- 70% of women, 53% of men say workplace sexual harassment is major problem
- 61% of women, 46% of men think people are not sensitive enough to harassment
- 48% of women say they were sexually harassed, up six points since 2017
WASHINGTON, D.C. -- Seventeen months after the #Metoo movement exploded, U.S. men are less convinced than they were at the start of the movement that sexual harassment in the workplace is a major problem. They are also more likely to believe that people in the workplace are too sensitive to the problem of sexual harassment. Still, on both measures, men show more concern for the issue today than they did in 1998.
Majorities of Americans overall still agree that sexual harassment in the workplace is a major problem (62%) and that people in the workplace are not sensitive enough to it (54%), but fewer do so now than in October 2017. Since then, hundreds of high-profile men in the U.S. have been accused of sexual misconduct.
Currently, 53% of men say sexual harassment in the workplace is a major problem, down from 66% in 2017. Likewise, the 46% of men who now say people in the workplace aren't sensitive enough to sexual harassment is down, by eight percentage points. At the same time, the changes in women's views are not statistically significant.
Gallup first measured opinion on these two questions in March 1998 as President Bill Clinton was dealing with sexual harassment allegations from several women. At that point, half of Americans, including 55% of women and 45% of men, considered sexual harassment in the workplace to be a major problem. The figures for both men and women were much higher in 2017, in a poll conducted several weeks after a New York Times story detailed a string of sexual harassment allegations against Hollywood producer Harvey Weinstein. But as noted, since then, based on Gallup's Feb. 12-28 poll, men's concern has waned, while women's has not.
The poll does not shed any light on why men's views about sexual harassment may have changed since October 2017. During that time, a torrent of sexual misconduct allegations have been leveled against well-known men and widely covered in the media.
This preponderance of news coverage may have put men on the defensive. Or it may be that they had a strong reaction in the immediate wake of the Weinstein allegations and start of the #Metoo movement, but that they have become somewhat desensitized to the issue since then.
Brett Kavanaugh's Supreme Court confirmation hearings may have also been a factor (54% of Republican men, including independents who lean Republican, considered sexual harassment to be a major problem in 2017, but just 35% do now; there is no difference since 2017 in the views of Democratic men, including Democratic leaners). Or it may be something else entirely, but the decline in concern about sexual harassment has clearly been predominantly among men and, in particular, Republican men and men younger than 50.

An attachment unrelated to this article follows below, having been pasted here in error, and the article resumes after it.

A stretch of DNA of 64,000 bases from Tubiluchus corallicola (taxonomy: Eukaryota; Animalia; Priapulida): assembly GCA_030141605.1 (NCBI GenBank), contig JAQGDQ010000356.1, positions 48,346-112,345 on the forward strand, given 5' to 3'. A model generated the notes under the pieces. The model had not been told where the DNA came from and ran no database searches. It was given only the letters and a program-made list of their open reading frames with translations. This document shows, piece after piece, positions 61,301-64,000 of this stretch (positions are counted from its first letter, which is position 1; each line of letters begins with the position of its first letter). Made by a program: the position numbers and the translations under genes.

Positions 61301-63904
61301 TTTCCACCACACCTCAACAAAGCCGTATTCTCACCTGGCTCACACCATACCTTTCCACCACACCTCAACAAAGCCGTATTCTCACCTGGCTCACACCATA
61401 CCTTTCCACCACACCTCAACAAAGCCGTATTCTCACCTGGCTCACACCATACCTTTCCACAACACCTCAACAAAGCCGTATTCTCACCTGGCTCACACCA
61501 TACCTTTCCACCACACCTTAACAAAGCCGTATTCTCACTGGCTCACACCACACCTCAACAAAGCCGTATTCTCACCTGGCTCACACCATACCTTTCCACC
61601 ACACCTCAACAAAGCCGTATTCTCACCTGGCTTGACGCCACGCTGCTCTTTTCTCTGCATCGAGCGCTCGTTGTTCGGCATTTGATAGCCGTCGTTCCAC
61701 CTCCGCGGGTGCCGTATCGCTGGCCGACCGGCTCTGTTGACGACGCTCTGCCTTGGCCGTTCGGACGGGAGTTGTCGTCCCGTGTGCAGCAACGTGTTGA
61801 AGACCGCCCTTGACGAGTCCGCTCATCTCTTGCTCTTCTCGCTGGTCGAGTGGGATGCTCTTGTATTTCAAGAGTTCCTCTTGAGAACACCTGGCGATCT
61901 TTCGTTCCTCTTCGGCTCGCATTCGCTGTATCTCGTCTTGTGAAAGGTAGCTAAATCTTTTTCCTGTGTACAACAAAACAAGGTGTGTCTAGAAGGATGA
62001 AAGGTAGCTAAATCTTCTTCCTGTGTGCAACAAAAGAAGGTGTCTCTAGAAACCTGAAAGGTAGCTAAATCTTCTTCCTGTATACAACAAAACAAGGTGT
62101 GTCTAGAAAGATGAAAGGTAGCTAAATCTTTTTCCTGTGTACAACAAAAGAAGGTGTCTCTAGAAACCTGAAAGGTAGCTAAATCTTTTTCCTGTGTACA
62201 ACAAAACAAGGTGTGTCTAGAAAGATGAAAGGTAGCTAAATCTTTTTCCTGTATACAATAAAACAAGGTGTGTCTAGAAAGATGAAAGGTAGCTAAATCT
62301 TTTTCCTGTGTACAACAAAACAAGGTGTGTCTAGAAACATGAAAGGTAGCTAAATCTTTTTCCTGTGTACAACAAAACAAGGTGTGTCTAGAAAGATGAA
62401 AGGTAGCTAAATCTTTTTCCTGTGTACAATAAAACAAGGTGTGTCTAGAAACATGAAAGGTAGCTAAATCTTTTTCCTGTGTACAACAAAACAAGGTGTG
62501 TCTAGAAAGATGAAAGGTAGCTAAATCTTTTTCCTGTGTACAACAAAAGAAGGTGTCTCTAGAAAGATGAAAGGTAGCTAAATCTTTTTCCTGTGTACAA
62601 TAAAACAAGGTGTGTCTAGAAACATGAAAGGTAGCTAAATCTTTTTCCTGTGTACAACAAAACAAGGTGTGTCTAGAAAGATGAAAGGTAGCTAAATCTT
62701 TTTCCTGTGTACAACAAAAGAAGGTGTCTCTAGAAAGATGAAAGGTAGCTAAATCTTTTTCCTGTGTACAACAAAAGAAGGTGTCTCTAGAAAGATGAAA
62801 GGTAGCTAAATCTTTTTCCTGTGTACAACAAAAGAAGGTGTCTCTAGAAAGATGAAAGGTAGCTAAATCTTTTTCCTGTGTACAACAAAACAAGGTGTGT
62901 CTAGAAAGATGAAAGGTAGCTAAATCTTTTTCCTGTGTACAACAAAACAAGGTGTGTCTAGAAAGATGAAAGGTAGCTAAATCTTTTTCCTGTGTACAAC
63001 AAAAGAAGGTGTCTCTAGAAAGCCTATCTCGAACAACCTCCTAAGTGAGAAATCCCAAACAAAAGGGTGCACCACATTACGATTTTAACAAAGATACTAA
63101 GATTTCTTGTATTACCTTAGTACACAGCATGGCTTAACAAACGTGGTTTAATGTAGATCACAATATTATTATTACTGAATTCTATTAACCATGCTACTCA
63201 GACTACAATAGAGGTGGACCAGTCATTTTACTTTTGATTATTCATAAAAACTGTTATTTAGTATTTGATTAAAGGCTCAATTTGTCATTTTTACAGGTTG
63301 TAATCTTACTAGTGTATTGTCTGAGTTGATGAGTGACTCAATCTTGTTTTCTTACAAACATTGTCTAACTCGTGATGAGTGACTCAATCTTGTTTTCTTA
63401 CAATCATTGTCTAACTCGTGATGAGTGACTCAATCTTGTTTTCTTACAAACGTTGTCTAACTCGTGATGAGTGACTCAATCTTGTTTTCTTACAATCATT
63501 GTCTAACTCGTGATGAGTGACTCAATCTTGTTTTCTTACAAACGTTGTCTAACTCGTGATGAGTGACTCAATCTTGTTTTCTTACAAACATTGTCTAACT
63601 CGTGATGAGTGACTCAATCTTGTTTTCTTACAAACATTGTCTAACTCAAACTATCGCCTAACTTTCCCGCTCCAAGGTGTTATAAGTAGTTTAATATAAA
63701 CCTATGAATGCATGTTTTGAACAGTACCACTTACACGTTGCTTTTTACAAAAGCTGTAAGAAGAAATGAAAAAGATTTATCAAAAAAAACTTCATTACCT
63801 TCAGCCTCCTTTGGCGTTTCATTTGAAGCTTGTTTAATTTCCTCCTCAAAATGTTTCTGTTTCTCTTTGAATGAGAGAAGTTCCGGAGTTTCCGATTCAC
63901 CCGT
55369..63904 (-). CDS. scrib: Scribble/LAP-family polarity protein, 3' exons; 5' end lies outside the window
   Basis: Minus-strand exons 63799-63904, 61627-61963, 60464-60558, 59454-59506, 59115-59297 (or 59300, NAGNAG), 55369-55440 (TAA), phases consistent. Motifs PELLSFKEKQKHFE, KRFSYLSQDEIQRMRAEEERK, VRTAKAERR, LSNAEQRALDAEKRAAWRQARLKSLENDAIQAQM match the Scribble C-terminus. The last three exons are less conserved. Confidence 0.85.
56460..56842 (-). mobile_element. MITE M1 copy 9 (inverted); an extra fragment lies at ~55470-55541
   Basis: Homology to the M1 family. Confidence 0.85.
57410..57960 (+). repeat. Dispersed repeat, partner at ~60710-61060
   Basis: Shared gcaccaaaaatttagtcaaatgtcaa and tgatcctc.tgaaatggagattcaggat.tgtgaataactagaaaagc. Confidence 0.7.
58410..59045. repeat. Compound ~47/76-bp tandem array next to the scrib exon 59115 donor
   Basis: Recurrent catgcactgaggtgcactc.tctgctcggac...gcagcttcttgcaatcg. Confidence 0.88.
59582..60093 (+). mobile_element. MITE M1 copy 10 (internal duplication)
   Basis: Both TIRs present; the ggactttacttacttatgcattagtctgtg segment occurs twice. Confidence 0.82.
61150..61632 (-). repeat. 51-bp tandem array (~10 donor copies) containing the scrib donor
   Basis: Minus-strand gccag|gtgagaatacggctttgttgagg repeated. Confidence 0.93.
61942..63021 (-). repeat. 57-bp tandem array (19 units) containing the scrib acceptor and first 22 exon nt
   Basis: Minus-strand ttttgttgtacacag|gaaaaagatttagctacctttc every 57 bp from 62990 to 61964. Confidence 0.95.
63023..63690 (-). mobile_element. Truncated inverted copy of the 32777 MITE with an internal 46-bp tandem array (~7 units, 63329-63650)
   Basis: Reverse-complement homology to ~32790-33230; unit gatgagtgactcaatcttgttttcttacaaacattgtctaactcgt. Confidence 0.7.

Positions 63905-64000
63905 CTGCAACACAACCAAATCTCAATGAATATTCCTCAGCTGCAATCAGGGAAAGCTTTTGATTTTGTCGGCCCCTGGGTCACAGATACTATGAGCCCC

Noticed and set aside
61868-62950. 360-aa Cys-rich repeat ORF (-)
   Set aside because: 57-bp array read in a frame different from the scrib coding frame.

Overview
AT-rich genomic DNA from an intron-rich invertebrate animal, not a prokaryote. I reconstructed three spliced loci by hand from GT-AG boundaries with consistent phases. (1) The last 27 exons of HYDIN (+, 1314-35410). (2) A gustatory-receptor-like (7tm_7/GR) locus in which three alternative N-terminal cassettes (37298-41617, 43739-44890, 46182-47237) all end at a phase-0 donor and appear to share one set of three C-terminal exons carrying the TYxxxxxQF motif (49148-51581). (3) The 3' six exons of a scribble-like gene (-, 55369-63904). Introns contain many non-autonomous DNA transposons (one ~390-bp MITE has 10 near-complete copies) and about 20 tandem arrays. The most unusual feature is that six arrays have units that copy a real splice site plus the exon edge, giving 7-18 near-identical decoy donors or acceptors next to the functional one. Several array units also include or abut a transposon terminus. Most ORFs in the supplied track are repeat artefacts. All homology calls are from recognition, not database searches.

Fifty-five percent of men aged 18-49 currently consider sexual harassment to be a major problem, a 16-point drop from 2017. The decline on the same measure among men 50 and older is 10 points. The differences among women on the same question are negligible.
|October 2017||February 2019||2017-2019 difference|
|Men younger than 50||71||55||-16|
|Men aged 50+||59||49||-10|
|Women younger than 50||74||72||-2|
|Women aged 50+||72||69||-3|
Self-Reports of Sexual Harassment Increase
In the same polls measuring public attitudes about the problem of sexual harassment, Gallup asked Americans whether they have experienced it personally. Women are four times as likely as men to say they have been sexually harassed.
Nearly half of all women today, 48%, say they have been sexually harassed, up from 42% in 2017. The #Metoo movement has been credited with emboldening women to talk about their experiences as victims of sexual misconduct.
|October 2017||February 2019||2017-2019 difference|
|Women younger than 50||41||49||+8|
|Women aged 50+||44||48||+4|
Less than a year and a half after the #Metoo movement took America by storm, men in the U.S. have become less likely to say that sexual harassment is a major problem in the workplace and that people in the workplace are not sensitive enough to it. Despite the overall declines on both measures since 2017, most Americans, including a majority of men, still think workplace sexual harassment is a major problem.
The #Metoo movement has raised awareness on the issue of sexual harassment, which U.S. women have felt especially profoundly. Gallup research found that a record-low 48% of U.S. women in 2018 said women are treated with respect and dignity in their country, a 14-point decline from 2017 and the lowest rating among 21 countries across Western Europe, as well as Canada. Likewise, there is a sharp gender divide in views that men are treated better than women in the U.S.
The "pink wave" that saw record numbers of women elected to Congress in 2018 doesn't negate the problems created by sexual harassment, but the increase in women running for office last year may be one outgrowth of the movement, and it certainly strengthens women's chances of addressing the problem through public policy.